More First-Time Buyers Enter the Market

More First-Time Buyers Enter the Market
First-Time Buyers

After a slow two months, existing-home sales saw impressive gains in September. Total existing-home sales reached 5.47 million, up 0.6 percent from a year ago. Sales haven’t set this high of a pace since June, when existing-home sales reached 5.57 million. What’s more, every region of the country saw an increase in closings. And one segment of the market in particular is driving the increase in sales: first-time buyers. This group accounted for 34 percent of all real estate transactions in September, up from 31 percent a month ago and 29 percent a year ago. This is the most active first-time buyers have been since July 2012. For all of 2015, first-time buyers represented 30 percent of the market.

Even More First-Timers
According to Lawrence Yun, chief economist of the National Association of Realtors (NAR), a lack of inventory over the past months led to an increase in competition for homes, forcing many buyers to stay on the sidelines of the market. But “most families and move-up buyers look to close before the new school year starts. Their diminishing presence from the market towards the end of summer created more opportunities for aspiring first-time homeowners to buy last month.” Yun expects that first-time buyers will continue to make up a large segment of the housing market through 2016 and into next spring; affordable mortgage rates and favorable employment numbers will make it economically feasible for more first-time buyers to enter the market.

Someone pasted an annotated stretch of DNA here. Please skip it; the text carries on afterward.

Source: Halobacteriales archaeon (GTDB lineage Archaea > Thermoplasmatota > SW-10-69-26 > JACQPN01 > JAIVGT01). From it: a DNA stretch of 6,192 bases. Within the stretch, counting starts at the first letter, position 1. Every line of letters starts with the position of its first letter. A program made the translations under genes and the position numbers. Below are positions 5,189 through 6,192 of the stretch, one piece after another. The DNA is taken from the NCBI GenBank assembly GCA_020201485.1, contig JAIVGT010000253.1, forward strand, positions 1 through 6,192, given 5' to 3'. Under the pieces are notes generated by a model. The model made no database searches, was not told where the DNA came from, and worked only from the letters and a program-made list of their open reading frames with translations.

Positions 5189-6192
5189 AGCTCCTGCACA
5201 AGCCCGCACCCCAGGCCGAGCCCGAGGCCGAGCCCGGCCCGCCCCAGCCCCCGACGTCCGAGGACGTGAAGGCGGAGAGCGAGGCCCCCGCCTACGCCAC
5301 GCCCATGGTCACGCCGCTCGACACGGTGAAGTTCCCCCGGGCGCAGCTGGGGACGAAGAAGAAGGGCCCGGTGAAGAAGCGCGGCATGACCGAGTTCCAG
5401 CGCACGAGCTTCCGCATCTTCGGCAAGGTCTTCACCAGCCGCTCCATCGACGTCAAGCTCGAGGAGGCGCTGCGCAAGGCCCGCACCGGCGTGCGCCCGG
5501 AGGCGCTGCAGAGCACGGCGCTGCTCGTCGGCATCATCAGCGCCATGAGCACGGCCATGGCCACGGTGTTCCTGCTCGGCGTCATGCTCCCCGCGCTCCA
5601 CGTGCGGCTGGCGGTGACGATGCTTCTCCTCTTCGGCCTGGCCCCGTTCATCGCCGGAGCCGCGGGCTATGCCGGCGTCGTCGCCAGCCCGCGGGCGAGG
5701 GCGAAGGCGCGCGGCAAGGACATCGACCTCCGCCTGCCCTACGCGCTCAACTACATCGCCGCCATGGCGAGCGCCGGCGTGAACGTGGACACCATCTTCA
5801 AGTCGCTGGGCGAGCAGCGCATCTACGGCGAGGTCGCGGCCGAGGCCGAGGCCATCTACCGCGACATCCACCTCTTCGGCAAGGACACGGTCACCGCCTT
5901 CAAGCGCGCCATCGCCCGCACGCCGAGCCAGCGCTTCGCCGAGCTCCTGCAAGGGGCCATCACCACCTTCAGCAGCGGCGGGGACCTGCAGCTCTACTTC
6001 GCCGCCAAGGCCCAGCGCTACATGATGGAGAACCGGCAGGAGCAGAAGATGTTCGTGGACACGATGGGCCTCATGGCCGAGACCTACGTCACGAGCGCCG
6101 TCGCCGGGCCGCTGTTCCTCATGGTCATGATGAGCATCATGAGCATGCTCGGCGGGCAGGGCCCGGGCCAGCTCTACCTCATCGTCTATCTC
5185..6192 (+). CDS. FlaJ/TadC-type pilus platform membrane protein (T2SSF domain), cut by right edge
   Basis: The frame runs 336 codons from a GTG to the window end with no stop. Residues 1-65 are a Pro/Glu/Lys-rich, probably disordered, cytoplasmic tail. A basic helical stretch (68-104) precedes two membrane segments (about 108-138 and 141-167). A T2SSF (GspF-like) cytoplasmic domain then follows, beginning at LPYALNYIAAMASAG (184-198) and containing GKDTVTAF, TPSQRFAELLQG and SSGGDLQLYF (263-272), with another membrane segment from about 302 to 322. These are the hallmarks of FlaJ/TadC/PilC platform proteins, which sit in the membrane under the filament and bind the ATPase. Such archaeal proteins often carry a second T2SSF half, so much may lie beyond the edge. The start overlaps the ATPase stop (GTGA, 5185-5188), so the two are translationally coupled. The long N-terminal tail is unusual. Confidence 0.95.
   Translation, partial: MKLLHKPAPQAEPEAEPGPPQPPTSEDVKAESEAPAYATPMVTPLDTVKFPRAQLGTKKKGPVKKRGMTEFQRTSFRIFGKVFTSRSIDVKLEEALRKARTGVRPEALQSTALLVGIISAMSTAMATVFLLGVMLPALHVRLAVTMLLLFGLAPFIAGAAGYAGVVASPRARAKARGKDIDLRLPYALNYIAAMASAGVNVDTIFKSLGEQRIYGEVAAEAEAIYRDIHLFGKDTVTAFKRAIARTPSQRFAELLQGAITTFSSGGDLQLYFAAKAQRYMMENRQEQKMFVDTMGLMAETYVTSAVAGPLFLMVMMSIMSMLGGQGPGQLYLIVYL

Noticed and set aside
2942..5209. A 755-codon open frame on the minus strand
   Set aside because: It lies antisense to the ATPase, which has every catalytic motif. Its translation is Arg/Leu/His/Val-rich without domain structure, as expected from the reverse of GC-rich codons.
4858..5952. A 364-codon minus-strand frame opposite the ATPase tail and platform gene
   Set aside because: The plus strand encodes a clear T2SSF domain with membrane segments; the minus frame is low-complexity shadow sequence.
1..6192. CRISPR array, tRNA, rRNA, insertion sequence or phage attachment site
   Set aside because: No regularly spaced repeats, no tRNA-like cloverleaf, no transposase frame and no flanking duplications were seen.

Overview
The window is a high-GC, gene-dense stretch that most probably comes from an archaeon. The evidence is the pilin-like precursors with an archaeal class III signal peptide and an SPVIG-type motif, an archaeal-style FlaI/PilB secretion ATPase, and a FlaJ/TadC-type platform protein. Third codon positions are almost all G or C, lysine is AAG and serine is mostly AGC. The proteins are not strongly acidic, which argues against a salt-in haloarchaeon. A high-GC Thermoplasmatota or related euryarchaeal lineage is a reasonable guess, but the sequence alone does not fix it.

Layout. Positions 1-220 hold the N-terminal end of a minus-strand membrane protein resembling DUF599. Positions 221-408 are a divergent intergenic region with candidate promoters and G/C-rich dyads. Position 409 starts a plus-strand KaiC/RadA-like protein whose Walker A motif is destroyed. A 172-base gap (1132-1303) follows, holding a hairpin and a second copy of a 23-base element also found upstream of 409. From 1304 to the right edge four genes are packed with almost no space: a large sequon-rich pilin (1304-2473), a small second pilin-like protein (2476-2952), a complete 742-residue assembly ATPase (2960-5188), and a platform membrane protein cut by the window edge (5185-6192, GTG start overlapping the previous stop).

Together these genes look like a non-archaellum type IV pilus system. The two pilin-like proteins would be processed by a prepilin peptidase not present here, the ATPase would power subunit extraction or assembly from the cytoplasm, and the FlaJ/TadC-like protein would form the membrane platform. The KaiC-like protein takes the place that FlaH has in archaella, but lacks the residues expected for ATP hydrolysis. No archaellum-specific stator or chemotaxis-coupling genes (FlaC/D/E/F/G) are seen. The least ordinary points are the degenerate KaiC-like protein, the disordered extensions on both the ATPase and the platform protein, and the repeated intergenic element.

Inventory Woes Continue
At the end of September, total housing inventory climbed 1.5 percent to 2.04 million existing homes for sale. However, inventory has fallen year over year for the past 16 months; this September’s inventory was 6.8 percent lower than last September’s inventory of 2.19 million homes. At the present sales pace, the current stock of homes would sell in 4.5 months, down from 4.6 months a month ago. Economists with NAR do not expect much relief in the housing shortage. The number of listings typically declines this time of year, and the level of new home construction is inadequate, considering how high the current demand is for houses.

Less Distress
Fortunately, there are fewer distressed homes on the market. Distressed sales fell to just 4 percent of the market in September, a record low. This is a drop of 1 percent from a month ago and 3 percent from a year ago. Of the distressed sales, 3 percent were foreclosures and 1 percent were short sales.

Regional Breakdown

Northeast – Existing-home sales annual rate: up 5.7 percent to 740,000. Sales are unchanged from a year ago.

Midwest – Existing-home sales annual rate: up 3.9 percent to 1.32 million. Sales are 2.3 percent higher than September 2015.

South – Existing-home sales annual rate: up 0.9 percent to 2.16 million. Sales are 0.9 percent lower than September 2015.

West – Existing-home sales annual rate: up an impressive 5 percent to 1.25 million. Sales are 1.6 percent higher than September 2015.